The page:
Cyberbullying is the intentional and frequent use of electronic devices to harm, humiliate, torment, or scare another person. The attacker will usually take advantage of the anonymity provided by online platforms to avoid the consequences of their actions while attracting the attention of a larger audience (Bottino, 2015).

Many of the beneficial elements of the internet and social media may work against victims of cyberbullying because harmful information spread by aggressors is continuously available for viewing and it can be difficult to have the information removed (Feinberg, 2010).

Cyberbullying may be difficult to recognize because there are many types of harassment a cyberbully may use. These might include:

  1. Attacking insults
  2. Spreading gossip
  3. Stealing identity data
  4. Making violent threats
  5. Soliciting nude images
  6. Breaching trust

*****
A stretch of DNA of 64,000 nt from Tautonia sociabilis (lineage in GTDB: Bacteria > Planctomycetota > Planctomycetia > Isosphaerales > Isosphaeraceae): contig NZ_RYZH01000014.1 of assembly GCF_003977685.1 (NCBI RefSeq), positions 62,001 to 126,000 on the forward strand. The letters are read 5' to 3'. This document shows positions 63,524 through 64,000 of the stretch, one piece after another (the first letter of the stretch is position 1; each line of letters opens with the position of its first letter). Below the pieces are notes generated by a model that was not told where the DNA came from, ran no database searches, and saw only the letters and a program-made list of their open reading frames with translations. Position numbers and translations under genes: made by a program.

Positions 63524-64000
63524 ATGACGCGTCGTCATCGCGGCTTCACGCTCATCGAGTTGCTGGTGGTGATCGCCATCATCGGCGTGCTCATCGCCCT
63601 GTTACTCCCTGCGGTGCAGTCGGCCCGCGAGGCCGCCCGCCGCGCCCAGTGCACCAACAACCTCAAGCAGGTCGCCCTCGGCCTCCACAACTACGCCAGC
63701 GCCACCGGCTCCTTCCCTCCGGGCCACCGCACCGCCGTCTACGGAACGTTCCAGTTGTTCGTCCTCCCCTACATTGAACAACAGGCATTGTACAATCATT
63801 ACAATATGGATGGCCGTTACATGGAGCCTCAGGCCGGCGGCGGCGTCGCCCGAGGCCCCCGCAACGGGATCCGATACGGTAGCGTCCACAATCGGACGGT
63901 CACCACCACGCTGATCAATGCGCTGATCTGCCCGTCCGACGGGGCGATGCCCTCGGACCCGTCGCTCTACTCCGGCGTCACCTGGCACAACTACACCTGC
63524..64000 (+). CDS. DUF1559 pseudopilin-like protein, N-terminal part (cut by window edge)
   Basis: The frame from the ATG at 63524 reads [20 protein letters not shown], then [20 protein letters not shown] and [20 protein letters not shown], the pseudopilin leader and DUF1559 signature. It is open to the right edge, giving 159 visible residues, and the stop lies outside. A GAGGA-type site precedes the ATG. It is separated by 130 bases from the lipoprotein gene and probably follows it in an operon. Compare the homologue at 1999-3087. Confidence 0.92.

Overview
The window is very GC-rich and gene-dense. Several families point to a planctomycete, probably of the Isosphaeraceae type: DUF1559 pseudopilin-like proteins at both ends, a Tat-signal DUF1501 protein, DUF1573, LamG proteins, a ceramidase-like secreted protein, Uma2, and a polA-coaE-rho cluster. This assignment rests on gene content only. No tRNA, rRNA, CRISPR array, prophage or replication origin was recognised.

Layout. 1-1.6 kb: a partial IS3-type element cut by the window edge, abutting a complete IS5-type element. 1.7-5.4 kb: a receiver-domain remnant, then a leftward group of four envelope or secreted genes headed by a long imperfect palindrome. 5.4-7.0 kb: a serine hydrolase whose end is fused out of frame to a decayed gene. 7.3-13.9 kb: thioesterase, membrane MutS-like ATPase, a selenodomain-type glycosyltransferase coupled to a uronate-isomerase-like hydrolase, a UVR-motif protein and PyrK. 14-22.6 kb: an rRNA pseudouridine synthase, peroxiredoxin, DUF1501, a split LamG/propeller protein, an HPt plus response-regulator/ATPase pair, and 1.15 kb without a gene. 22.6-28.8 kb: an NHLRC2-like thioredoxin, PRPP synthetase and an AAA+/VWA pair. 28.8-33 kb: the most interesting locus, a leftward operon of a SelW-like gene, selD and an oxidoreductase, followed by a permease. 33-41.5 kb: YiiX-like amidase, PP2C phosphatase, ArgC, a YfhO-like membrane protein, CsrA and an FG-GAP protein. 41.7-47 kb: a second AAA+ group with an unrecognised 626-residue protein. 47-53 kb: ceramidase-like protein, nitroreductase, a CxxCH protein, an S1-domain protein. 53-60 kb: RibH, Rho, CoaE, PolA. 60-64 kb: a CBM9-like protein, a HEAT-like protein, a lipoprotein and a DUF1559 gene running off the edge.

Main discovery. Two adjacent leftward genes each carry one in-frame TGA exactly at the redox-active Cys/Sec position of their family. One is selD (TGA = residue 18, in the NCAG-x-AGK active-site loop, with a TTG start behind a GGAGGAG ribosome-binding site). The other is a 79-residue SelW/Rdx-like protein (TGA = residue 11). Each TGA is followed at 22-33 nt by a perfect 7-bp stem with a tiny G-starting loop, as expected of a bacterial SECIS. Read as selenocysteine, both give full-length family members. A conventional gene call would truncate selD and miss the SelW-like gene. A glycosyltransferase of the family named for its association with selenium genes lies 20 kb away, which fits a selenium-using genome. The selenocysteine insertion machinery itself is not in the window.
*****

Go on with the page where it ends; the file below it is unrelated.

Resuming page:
7. Distributing explicit images
  8. Excluding from online forums
  9. Using vulgarity online
  10. Harassing through text or email

(Anderson, 2018; Bottino, 2015; Feinberg, 2010)

Children and adolescents who are victimized by cyber-aggression are more vulnerable to manipulation, are less educated about internet safety, and are less resilient in the face of challenges.

—Dr. Ted Feinberg, EDD, NCSP, National Association of School Psychologists

Since physical confrontation is not generally associated with cyberbullying, aggressors will generally use these tactics to inflict psychological distress on their victims. They may target an adolescent’s reputation, friendships, and social status (Bottino, 2015). Children and adolescents are statistically more at risk of cyberbullying becoming a serious issue because they are more vulnerable to manipulation, are less educated about internet safety, and are less resilient in the face of challenges (Feinberg, 2010). While these aspects will improve as children mature, it is still vital to protect them during these formative years.